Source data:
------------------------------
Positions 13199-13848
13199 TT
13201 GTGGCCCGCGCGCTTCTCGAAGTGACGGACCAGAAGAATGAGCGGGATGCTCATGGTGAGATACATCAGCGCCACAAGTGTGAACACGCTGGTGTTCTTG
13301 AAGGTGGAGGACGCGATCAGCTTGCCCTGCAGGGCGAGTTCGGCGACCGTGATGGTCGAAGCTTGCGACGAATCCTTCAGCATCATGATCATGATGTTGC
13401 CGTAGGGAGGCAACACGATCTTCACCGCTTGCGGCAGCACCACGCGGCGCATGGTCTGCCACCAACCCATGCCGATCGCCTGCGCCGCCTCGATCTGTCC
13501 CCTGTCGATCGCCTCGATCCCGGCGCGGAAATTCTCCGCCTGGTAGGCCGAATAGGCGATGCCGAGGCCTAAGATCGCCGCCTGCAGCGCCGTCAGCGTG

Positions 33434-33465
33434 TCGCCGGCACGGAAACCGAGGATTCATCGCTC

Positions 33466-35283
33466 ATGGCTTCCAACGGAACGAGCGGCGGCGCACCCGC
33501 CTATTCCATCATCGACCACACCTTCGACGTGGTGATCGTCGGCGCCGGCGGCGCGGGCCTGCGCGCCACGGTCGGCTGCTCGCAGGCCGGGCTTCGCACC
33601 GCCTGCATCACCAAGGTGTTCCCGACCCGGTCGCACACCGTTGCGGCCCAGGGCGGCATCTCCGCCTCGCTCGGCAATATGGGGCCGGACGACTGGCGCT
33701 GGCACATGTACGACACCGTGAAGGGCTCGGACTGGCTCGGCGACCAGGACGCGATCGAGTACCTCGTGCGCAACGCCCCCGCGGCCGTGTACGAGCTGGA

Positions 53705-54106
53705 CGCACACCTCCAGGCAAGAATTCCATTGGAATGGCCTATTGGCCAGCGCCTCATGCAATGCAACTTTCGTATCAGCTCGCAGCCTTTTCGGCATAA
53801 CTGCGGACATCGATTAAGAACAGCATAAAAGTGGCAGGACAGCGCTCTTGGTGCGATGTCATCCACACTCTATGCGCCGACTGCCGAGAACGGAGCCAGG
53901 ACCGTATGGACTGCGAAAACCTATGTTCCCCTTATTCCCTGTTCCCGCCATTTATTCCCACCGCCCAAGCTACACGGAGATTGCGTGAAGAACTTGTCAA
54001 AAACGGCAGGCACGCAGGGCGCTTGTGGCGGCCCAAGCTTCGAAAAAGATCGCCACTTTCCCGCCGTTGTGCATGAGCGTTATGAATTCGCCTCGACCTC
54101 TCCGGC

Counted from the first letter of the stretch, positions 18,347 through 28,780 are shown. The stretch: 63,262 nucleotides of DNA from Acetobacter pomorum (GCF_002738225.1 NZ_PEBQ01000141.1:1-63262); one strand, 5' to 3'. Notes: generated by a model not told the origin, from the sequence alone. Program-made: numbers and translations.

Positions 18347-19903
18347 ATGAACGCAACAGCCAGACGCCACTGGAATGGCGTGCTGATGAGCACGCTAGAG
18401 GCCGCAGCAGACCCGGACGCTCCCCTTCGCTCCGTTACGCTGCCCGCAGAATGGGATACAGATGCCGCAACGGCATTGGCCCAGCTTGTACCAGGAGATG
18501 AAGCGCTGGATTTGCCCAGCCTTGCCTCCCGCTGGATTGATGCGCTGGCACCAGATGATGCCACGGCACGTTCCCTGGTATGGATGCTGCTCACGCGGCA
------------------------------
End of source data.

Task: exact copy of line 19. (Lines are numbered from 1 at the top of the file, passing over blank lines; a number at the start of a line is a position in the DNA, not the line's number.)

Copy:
54101 TCCGGC